Perovskite solar cells

Perovskite solar

Perovskite solar cells are widely seen as the next big thing in solar energy. TNO is working on several fronts to make this young and promising technology ready for production.

What is a perovskite solar cell?

At the heart of a perovskite solar cell is the absorption layer. This consists of a material with a crystal structure that absorbs sunlight and partially converts it into a stream of electrical charges. We call these charges electrons (negatively charged) and holes (positively charged).

The perovskite layer is enveloped at the bottom and the top in layers of transport material that allow only one of the two types of charge to pass through: electrons or holes. This charge transport creates a voltage difference. The layer that accepts electrons becomes negative and the layer that accepts holes becomes positive. To conduct the electric current properly, the transport layers are covered with conductive electrodes.

At least one of these electrodes (the front of the solar cell) is transparent. The stack of layers is about 1 micron – one thousandth of a millimetre – thick. This means that perovskite solar cells can be applied as very thin layers to all kinds of substrates: glass, foil, or another solar cell.

Advantages of perovskite

What makes the use of perovskite in solar cells so promising?

  • The raw materials for perovskites are not scarce; they’re found in many parts of the world.
  • That also makes them cheap.
  • It only takes a very thin layer of perovskite (between 0.5 and 1 micrometre) to make a solar cell. This saves raw materials and makes them even cheaper.
  • The manufacturing process by which perovskite is applied to a substrate is simple and can be done at low temperatures. As a result, it takes less energy to make perovskite solar cells as compared to more conventional solar cells like crystalline silicon solar cells. This further reduces the environmental impact and production costs remain low.

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From lab to fab

No solar technology has developed as rapidly as perovskite. The efficiency of perovskite solar cells now exceeds that of thin-film technologies, such as CdTe (cadmium telluride) and CIGS (copper indium gallium selenide). And the efficiency of perovskite solar cells is currently only slightly below that of silicon solar cells. This may make them a successor to today’s technology standard. When they’re combined with silicon solar cells – by stacking them in two layers – the results are even more impressive. The efficiency of these tandems approaches 35%. This is a revolution in solar technology.  However, all these achievements were made in laboratories and with small solar cells. Scaling up to fully commercial perovskite solar panels still faces many challenges, which TNO is tackling head on.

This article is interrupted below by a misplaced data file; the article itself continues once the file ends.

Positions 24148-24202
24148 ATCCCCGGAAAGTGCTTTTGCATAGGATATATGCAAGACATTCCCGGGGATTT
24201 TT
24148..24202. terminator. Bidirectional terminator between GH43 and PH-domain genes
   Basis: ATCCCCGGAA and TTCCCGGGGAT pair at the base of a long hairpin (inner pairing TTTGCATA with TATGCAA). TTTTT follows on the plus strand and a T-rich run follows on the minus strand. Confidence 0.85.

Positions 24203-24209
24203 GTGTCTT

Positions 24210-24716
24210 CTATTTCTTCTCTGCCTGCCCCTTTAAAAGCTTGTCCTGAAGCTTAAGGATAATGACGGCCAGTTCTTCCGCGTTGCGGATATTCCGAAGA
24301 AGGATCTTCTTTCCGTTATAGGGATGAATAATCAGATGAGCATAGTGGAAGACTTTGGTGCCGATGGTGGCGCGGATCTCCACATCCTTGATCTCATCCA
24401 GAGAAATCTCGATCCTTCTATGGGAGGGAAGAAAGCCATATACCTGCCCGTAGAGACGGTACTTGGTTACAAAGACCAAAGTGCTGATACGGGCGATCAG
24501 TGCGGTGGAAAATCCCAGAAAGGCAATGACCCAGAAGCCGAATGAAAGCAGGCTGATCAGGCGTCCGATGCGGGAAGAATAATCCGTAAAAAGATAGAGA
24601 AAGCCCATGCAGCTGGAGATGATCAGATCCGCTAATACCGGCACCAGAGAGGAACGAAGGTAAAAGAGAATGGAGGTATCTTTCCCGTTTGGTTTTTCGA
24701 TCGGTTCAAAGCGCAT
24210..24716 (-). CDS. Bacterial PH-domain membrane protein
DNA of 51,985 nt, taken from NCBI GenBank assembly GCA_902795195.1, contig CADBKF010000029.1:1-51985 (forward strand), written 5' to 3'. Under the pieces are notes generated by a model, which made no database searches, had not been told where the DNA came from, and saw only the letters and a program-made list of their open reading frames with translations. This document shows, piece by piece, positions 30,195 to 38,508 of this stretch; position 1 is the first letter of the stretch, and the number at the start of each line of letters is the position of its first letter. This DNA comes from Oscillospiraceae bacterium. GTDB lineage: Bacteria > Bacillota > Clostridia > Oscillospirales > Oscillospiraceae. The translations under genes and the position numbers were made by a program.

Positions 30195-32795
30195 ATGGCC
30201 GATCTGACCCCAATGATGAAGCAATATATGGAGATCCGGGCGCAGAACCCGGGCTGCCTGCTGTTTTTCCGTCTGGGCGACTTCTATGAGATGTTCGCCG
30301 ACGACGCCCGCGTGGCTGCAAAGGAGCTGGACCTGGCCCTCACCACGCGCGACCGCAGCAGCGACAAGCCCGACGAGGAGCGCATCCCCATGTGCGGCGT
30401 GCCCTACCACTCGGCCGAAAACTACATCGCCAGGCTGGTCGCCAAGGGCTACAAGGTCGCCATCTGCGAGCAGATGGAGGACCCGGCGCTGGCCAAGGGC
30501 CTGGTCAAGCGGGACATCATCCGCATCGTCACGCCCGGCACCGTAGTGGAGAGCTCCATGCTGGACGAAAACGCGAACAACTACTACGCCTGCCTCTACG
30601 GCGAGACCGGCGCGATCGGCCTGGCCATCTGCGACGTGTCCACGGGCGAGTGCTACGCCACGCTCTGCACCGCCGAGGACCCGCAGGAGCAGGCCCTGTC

Laser voor perovskiet zonnemodule TNO

In 1839, German mineralogist Gustav Rose discovered materials with a new crystal structure. He named these ‘perovskite’ after his colleague, Count Lev Perovksi. In the 1990s, some perovskites were found to be semiconductors. This also makes them suitable for producing solar cells. A Japanese research group did this for the first time in 2009 and since then, development has really taken off.

Efficiency, stability, and sustainability

What will it take to fulfil the promise of perovskite and bring this technology to market as soon as possible?

The record-making solar cells are made in a laboratory. This development has accelerated in recent years, but the industrial manufacturability of perovskite solar cells needs to improve. Processes need to be developed to make larger modules on a large scale while maintaining efficiency.

Another major research topic is service life and stability. Our target is that the output of a perovskite solar panel should not decrease by more than 20% after 20 years. This has not yet been demonstrated in practice, so there are still further gains to be made in this area. For instance, perovskite solar cells are sensitive to water and oxygen. Therefore, maximum protection of PV modules is crucial.

A third challenge concerns sustainability. Current perovskite modules contain about half a gram of lead per square metre. That isn’t much, but one wants to prevent it from entering the environment at all times, and preferably eliminate its use altogether. In addition, it’s of great importance to be able to recycle raw materials in the best way possible when products reach the end of their life. TNO is adjusting the design of perovskite solar panels to this end.